without Internet Explorer,
in 1280 x 960 resolution
Breaking Point may have been the sole full-length from California's Heretic, but it was a kick ass album without a single filler track. It was released in 1988, the greatest year in metal, and thus buried under a whole ton of masterpiece efforts, but I was quite disappointed to find that the band would split after this, with Mike Howe going on to front Metal Church and the rest of the band, in an ironic twist, joining David Wayne (of Metal Church) to form Reverend.
All of the songs here on Breaking Point are good, and the album has not lost much shine over two decades past its release date. An extremely well balanced blend of speed and harder edged thrash metal, every guitar riff creates a violent impulse to mosh up the nearest human being in the face. Howe's vocals were dirty and powerful, and despite their central presence to the mix of the album, they never grate on your nerves like a Mustaine might. When the band does acoustics, they are timeless and memorable, like the band's namesake "Heretic" or the amazing "Pale Shelter". When it comes to thrashing, they could run neck in neck with almost all of their contemparies in the Bay Area, but Heretic also had an old school heavy metal influence which imparted a great deal of melody to their compositions.
I've seen a lot of comparison to Metal Church, but really that stems more from the bands' shared membership of Howe and probably the production of the album. Breaking Point is superior to the Torture Knows No Boundaries EP (with Julian Mendez on vocals). It is truly another of the many timeless wonders of 1988 which maintains its luster and nostalgic value after so many years, and it belongs in the collection of any metalhead of taste.
This album is a great thrashfest with some power-metal atmosphere, and nice speed metal moments as well. It can, interestingly enough, be put in between "The Dark" and "Blessing in Disguise" in the overall Metal Church evolution - it make sense chronologically, and the songs tend to be a combination of the overtly fast and furious style of "The Dark", the more restrained and progressive thrash constructions of the second half of "Blessing in Disguise", and the even more drawn out compositions with many movements and acoustic interludes of the first half of "Blessing".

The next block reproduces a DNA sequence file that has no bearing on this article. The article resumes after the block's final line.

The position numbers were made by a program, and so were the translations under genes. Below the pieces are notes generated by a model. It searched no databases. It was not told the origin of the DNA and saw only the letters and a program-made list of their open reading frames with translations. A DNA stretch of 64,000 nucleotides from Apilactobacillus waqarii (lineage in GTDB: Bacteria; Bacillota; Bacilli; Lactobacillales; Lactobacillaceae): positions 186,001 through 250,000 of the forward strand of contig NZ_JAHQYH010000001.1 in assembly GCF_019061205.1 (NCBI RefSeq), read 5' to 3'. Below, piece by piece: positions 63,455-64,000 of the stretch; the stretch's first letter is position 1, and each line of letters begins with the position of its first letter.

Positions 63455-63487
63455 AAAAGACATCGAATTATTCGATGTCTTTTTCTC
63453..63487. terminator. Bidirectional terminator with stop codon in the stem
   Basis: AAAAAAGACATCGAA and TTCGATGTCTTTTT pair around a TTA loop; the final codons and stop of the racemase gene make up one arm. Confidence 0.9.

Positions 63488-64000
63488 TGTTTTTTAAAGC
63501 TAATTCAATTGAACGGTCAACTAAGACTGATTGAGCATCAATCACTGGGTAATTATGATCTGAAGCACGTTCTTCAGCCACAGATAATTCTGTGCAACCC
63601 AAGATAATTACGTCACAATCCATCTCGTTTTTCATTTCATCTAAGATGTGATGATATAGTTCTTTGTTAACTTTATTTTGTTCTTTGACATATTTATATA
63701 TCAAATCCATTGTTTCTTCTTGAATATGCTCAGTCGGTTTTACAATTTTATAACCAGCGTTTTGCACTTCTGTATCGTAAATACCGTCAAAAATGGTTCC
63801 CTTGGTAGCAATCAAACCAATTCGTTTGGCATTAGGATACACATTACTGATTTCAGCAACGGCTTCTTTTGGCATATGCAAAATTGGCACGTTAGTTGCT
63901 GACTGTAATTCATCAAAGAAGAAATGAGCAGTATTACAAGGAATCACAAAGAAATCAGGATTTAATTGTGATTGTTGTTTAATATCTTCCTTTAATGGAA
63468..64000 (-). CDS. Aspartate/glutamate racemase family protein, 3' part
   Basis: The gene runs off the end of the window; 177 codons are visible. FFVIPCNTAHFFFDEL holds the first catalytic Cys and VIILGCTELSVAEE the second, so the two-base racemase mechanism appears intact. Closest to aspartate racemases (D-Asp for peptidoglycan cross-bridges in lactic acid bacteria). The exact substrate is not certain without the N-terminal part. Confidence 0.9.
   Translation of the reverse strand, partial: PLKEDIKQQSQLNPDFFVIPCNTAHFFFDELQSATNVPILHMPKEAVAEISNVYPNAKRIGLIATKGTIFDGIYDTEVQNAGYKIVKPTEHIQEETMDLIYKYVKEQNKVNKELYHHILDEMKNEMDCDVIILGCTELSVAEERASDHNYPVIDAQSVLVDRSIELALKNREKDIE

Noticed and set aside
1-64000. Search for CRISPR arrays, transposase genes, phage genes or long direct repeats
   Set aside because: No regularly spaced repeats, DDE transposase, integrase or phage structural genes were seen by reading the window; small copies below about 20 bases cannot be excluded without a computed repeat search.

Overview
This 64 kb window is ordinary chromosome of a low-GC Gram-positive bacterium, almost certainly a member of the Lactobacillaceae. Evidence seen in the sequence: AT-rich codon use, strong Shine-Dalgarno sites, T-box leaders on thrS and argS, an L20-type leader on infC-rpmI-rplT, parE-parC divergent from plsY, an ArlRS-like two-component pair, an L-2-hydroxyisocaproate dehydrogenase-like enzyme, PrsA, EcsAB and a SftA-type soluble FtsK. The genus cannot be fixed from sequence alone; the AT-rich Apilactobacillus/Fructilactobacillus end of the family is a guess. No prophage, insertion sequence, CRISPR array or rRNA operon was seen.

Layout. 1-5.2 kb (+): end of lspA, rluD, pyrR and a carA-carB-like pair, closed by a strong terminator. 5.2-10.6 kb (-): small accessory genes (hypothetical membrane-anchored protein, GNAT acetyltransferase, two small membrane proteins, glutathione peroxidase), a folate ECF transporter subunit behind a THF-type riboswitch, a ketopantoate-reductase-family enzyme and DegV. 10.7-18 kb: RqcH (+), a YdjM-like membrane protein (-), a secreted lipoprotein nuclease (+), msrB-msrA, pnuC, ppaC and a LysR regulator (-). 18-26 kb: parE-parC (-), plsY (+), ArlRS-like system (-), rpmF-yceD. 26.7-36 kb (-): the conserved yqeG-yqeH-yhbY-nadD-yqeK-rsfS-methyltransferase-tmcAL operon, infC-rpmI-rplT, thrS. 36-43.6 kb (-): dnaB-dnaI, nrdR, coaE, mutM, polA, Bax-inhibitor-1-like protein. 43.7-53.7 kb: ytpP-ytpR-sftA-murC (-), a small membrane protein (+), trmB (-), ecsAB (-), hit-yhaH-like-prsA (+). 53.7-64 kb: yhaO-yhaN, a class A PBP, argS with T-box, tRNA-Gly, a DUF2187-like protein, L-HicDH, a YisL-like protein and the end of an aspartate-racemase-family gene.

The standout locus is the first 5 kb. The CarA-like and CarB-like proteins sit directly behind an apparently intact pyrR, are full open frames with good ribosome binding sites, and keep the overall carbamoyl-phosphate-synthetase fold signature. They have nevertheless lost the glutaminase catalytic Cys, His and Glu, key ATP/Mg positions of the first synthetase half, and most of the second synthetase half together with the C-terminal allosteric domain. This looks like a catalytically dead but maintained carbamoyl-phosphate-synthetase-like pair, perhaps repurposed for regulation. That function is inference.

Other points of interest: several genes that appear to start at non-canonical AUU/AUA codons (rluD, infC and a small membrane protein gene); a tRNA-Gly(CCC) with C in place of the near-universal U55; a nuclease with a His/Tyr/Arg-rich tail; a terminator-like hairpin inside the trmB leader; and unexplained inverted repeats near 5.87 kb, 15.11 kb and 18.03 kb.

It's really quite an album - it has variety and strength in songwriting, and also an insane shitload of riffs. We start out with a little acoustic intro which builds up stronger and stronger until it breaks into a pure headbanging furious speed-metal riff, that is "The Heretic". This pretty much is yet another song that has drinken heavily from the "Freewheel Burning" fountain. There are two verses, over the same blazing guitar riff that features VERY prominently in the mix, combining with Mike Howe's powerful vocals, and then a slight riff change and some incredibly fast soloing, and then the chorus again. Yes, folks, it's speed metal. Very competently executed - short and to the point. The particular riff choice is also really good - it's half a "Freewheel Burning" riff for the most part.
Then, we have a slower thrash song, "And Kingdoms Fall". It's almost power-metal in its construction, as it doesn't overtly rip your face out, and only has about 6 different riffs over the whole song. Also, the chorus features prominently, and a main feature of this song - as well as the whole album, really - is Mike Howe's vocals. Not particularly shrieky, but definitely powerful. "The Circle" and "Enemy Within" continue along the same vein as the last song, though the specifics are a bit different.
"Time Runs Short" starts off slowly, and then builds up, with some massive bludgeoning riffs forming the basis of the song. Very well executed, and comparable in general atmosphere to some of "Blessing in Disguise". After "Pale Shelter", which is a short acoustic interlude, we get into "Shifting Fire", which is an uptempo thrasher. Probably the catchiest song on here, especially with the way the riffs under the chorus work.
Next, "Let 'em Bleed" - the other all-out speed metal song on this album. This one is longer and more developed, especially in the area of the middle guitar solo. That right there is of course total Judas Priest worship - a guitar duel that would not look out of place in "Ram it Down" or anywhere else for that matter. Pure classic 80s speed metal.
Then, "Evil for Evil" is a bit slower, and has probably the best vocals out of any song on here. "Feel the blade, cut right through - through your heart!!!!" Also, the midpaced bludgeoning thrash riffs keep cropping up here - this album definitely makes excellent use of them, ranging from everything from slower acoustic parts to "efficient speed" riff monstrosities to total speed metal.
The final song, "The Search" is the epic balladic acoustically-interluded complex song to close off the album. It's about 7 minutes long, and works very well, also being very very reminiscent of "Anthem to the Estranged" at times.
So what do we have here? A classic thrash album, that's what. I have no idea how rare this is - fuck that, get it anyway!